Parisian artist HORFEE likes to create disaster wherever he goes, leaving gooey, gruesome pieces on walls around the world. But for his current exhibition, “Chaos Pays,” at New Image Art in LA, HORFEE organizes his “mess,” as he calls it, and shows more than 20 new mixed-media works.

The works in this exhibition feature a different color palette, with layers of neutral tones to draw in the viewer and lead to discoveries. “All the greyish ones take more time for your eyes to adapt to,” HORFEE told The Hundreds. “My work is full of movement and landscapes with characters where nothing is what they are supposed to be anymore.”

Though more organized, his work inside the gallery is just as weird and wonderful as it is on the streets. “I just see more interesting things in a piece of art that is weird than in a piece that is perfect,” he explains.

In the interview below, HORFEE discusses how he developed his aesthetic, his favorite zines, his new exhibition, and also compares his work on the streets to shit and his work in the galleries to vomit. Continue reading to find out why.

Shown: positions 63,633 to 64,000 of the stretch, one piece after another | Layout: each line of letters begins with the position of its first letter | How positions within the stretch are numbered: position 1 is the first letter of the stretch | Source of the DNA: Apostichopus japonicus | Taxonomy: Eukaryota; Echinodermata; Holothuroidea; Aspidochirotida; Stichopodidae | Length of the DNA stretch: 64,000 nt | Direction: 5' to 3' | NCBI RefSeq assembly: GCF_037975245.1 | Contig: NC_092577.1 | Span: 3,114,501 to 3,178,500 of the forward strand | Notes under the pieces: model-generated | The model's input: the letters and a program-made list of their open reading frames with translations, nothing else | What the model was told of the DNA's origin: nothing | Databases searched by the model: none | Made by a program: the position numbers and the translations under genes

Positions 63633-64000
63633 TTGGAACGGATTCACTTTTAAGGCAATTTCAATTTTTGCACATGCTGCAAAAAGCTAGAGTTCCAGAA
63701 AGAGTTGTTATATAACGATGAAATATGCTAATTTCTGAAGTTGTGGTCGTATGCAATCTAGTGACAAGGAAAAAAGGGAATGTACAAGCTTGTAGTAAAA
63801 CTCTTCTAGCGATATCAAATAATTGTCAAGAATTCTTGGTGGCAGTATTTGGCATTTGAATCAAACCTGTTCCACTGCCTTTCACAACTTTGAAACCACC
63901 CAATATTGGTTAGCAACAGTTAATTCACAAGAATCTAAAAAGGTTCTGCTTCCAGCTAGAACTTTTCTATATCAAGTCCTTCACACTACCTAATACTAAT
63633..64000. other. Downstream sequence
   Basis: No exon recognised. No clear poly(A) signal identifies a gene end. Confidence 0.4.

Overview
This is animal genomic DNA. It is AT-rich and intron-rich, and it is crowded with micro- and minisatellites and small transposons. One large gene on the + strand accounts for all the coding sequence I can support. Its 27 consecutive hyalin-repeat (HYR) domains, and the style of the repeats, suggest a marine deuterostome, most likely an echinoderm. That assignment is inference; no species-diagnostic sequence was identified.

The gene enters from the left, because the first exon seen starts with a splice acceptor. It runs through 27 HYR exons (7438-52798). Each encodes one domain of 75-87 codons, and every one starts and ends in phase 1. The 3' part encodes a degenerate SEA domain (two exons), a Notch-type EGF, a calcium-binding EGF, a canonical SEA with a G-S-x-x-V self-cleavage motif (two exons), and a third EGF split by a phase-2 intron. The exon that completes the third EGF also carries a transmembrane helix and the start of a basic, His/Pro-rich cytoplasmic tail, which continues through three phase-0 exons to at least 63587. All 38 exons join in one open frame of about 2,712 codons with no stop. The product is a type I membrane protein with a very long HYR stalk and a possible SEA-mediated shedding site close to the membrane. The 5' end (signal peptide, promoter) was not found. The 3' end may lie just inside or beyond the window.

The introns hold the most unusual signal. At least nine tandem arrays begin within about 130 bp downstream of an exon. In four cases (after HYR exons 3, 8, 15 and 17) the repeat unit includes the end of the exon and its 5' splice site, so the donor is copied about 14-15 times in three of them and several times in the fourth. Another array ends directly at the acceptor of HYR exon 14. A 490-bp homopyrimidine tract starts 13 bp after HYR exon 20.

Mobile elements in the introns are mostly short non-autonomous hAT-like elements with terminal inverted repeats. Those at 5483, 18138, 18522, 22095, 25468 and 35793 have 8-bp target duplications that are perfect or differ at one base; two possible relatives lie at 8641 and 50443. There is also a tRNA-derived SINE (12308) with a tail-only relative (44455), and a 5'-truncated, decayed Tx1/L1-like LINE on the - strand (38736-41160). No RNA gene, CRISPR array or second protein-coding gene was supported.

ZIO: How did you develop your aesthetic? Did you go to art school or were you self-taught (or both)?
HORFEE: I think style is a mix of practice, personal energy and accepting the clumsiness in what you do. Incorporating the errors of what you wanted to do in the beginning. If you push your limits you find where you’re comfortable to do your thing, and take pleasure in it. I did graffiti with my nickname HORFEE, and kept it for many other things. I was not really drawing at all when I was a kid, but when I had an a serious accident, I had to stay three months in a chair, so I started more and more drawing stuff around my name. It was just a signature at this time. I went through a lot of documentation about people who were doing graff in the U.S. It was obvious that I wanted to feel comfortable drawing whatever I wanted and I figured out I just had to do more and more of what my body could produce. I stopped school very early to finally enter in a fine art school in Paris seven years later. I sucked at it. Just boring rich people inventing an exotic activity in a studio. I wanted to create disaster everywhere I went. I didn’t belong there but I figured I had to finish it. During this time, I also understood that I wanted to succeed in bringing my expressions indoors. And all I was doing was drawings on walls—that doesn’t belong at all in a gallery.


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